October 18, 2009 in Idaho Voices

Fires give generosity a chance to shine

Patty Hutchens pattyhutchens@yahoo.com
 
Courtesy of Patty Hutchens photo

Pictured in front of one of the trailers which now houses some of Riverside Auto’s offices are Josh Hawks, his mother Wendy Hawks, Linda and Bill Hiatt and Bill Hiatt Jr. Courtesy of Patty Hutchens
(Full-size photo)

At a time when things were at an economic low for the auto industry, an unexpected setback struck Riverside Auto in Bonners Ferry. On Aug. 3, the community watched as the 6,500-square-foot building which housed the dealership’s sales department and accounting offices went up in flames. But the fire did not discourage the dealership owners.

“The next morning we were out digging through our stuff and setting up our sales department,” said Wendy Hawks, daughter of owners Bill and Linda Hiatt. While officials were never able to pinpoint the exact cause of the fire, it is believed to have been caused by an electrical cord in one of the offices.

The dealership, which sells Chrysler, Jeep and Dodge as well as used vehicles, was closed for half a day as community members stopped by offering condolences, bringing flowers and volunteering to help in any way possible. An accountant who also had an office in the building, said she experienced the same outpouring from the community, according to Bill Hiatt Jr., president of Riverside Auto.

Area businesses donated trailers to temporarily house the sales and accounting departments and the Chamber of Commerce sent pizzas.

According to the Hiatt family, rebuilding will take approximately 120 days.

“We are trying to hire as many local people as we can for the subcontracting,” said Linda Hiatt, explaining that their definition of local encompasses the area where much of their customer base comes from – Boundary and Bonner counties.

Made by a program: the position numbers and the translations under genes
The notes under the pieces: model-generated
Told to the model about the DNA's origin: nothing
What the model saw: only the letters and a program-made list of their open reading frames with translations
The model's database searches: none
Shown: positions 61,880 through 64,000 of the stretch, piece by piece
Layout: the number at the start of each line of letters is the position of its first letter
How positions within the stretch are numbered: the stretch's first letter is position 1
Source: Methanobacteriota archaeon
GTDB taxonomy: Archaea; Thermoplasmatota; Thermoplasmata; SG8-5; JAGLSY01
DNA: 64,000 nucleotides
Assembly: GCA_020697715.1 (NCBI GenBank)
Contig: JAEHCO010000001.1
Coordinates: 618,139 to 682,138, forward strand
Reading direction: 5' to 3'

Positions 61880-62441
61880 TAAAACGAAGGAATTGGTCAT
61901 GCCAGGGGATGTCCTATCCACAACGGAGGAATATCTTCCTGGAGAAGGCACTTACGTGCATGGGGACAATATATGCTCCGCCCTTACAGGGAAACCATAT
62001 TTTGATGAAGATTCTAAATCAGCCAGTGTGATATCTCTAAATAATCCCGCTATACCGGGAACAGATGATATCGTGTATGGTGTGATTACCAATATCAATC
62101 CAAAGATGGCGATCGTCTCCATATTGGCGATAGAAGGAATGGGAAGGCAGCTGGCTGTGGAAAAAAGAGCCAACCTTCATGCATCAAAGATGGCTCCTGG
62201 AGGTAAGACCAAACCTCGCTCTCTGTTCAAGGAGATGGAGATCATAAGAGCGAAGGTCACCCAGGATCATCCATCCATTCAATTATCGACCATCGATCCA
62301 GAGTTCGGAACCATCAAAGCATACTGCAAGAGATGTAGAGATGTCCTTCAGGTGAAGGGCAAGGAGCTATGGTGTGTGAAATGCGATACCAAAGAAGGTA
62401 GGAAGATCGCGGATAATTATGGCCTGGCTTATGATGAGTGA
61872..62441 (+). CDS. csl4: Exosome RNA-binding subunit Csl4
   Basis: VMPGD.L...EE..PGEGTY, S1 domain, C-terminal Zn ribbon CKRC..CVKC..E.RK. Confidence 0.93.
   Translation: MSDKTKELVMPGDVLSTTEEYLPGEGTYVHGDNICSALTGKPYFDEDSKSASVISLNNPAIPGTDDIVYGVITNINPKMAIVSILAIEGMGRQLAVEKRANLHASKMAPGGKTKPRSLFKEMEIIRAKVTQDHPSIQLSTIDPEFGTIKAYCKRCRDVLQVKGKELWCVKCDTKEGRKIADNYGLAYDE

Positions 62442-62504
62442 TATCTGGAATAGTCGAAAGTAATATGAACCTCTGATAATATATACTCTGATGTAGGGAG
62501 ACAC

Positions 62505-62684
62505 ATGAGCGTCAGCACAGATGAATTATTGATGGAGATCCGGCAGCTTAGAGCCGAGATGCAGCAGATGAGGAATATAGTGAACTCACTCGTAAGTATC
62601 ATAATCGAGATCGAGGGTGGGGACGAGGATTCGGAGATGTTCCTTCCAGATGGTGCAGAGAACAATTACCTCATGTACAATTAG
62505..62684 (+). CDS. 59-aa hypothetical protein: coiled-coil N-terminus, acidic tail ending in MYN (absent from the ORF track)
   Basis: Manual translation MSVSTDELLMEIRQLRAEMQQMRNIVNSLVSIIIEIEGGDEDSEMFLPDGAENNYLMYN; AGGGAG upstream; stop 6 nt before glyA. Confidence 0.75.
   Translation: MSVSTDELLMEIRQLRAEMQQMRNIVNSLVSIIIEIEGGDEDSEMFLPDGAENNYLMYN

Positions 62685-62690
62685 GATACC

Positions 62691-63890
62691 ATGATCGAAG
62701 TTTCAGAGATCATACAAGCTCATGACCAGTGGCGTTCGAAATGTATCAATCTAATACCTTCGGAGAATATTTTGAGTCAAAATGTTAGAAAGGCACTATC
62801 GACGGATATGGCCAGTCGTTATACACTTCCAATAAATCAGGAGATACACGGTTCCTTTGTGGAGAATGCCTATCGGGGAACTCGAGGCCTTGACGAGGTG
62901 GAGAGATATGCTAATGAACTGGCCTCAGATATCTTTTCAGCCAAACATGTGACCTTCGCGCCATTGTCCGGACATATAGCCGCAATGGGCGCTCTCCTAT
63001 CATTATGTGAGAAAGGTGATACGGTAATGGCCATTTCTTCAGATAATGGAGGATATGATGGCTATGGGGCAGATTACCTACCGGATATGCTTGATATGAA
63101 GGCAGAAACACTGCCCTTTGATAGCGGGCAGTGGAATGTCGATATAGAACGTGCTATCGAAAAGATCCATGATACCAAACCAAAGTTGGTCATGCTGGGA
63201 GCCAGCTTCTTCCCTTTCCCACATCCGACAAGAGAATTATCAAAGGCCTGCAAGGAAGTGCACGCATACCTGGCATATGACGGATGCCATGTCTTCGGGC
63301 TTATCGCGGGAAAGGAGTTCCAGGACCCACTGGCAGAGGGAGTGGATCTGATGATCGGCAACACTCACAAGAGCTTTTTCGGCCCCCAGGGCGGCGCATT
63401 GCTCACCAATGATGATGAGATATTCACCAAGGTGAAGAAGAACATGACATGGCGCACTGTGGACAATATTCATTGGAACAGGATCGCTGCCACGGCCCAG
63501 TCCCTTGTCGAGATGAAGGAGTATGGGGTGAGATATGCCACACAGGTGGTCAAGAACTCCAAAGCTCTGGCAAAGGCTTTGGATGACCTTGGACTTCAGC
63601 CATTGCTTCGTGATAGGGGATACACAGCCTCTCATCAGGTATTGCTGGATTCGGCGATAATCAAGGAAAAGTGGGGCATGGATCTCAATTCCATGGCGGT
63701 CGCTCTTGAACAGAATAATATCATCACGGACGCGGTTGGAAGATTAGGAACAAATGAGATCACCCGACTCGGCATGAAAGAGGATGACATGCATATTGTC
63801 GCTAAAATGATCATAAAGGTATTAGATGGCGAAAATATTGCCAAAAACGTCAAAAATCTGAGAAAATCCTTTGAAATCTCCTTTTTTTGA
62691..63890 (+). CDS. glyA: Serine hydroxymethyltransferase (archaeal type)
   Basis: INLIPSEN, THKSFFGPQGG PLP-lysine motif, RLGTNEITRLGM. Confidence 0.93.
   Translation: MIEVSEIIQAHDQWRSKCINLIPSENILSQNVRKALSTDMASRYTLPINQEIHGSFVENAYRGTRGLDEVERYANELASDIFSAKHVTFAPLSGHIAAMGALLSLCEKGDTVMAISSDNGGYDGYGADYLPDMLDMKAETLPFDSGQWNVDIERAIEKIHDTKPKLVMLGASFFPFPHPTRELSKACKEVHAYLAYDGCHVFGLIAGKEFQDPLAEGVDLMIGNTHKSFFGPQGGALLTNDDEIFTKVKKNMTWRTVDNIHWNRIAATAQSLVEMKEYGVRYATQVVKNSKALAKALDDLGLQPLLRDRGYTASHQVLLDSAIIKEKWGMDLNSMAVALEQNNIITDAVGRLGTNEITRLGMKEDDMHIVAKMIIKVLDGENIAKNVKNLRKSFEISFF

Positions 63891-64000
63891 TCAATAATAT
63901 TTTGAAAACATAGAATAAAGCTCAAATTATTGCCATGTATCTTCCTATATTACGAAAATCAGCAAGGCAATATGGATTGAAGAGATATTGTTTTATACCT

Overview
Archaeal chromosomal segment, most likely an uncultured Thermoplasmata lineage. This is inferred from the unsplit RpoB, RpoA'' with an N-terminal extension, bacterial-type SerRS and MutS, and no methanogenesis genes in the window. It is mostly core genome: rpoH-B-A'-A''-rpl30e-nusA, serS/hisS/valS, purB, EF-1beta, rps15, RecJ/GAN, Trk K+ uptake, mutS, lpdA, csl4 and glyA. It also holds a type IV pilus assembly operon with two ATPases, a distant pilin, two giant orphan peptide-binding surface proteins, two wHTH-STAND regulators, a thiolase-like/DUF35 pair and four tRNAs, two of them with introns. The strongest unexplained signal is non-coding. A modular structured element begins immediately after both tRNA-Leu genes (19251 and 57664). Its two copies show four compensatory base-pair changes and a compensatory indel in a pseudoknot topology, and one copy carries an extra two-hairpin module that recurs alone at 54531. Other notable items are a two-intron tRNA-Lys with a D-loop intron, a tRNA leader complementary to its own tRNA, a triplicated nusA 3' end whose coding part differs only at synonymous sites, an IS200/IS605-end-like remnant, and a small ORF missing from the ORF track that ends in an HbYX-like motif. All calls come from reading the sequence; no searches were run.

The mother-daughter team of Linda Hiatt and Hawks have offices temporarily set up in an RV – one that Linda and Bill typically take down south for part of the winter. This year, that will have to wait until construction of the new building is complete.

It’s a challenge to do the everyday work and meet with contractors to organize the rebuilding, but the staff of 24 is keeping a positive attitude.

When they designed the new building, Hiatt Jr. said they kept the needs of their customer in mind. They will have covered space outside for the delivery of new vehicles as well as a nice waiting area.

“It’s centered around the needs of our customers,” he said.

When the town was still recovering from the fire at Riverside Auto, another blaze shook it up on Aug. 27. TrussTek, a business operated by Bill Byler and his four sons, also went up in flames. The 41,000-square-foot building was a total loss. But like Riverside Auto, TrussTek was up and running in no time.

“We actually had at least part of a manufacturing line that was not in the building,” said Byler. “We were able to continue to build at a reduced level immediately.”

When the construction industry was booming, Byler said the company employed approximately 80 people.

“Of the business we did have (before the fire), we are operating at at least 50 to 75 percent.”

Because of the slow economy, Byler said they considered not rebuilding, but because of the community they knew they had to.

“That was the positive part of this whole thing,” said Byler. “The community came in and supported, encouraged and blessed us.”

He said two days after the fire approximately 100 people worked at their business from morning to evening to help clean up.

“The community offered us anything we needed,” said Byler.

Those at Riverside Auto said many in the community were concerned they would not rebuild.

“Especially with everything going on in the car industry,” said Hiatt Jr. But the idea not to rebuild did not enter their minds.

The Hiatt family says they are grateful to the community and were overwhelmed by generosity. “We would show up at a restaurant to eat and the owners would buy our meals,” said Hiatt Jr.

The kindness extended far beyond the borders of Bonners Ferry, as owners of their biggest competitors called to offer their support. “We heard from everyone,” said Hiatt Jr. “Greg Taylor (owner of Taylor-Parker Motor Co. in Sandpoint) even drove up here during the fire, just to make sure we were all OK.”

“That is the nice thing about living in a small community,” adds Linda Hiatt. “There are a lot of good people.”

The opening of the new building will give the family a chance to show their appreciation.

“We’ll have a big grand opening and make it something special to give back to the community,” said Hiatt Jr.

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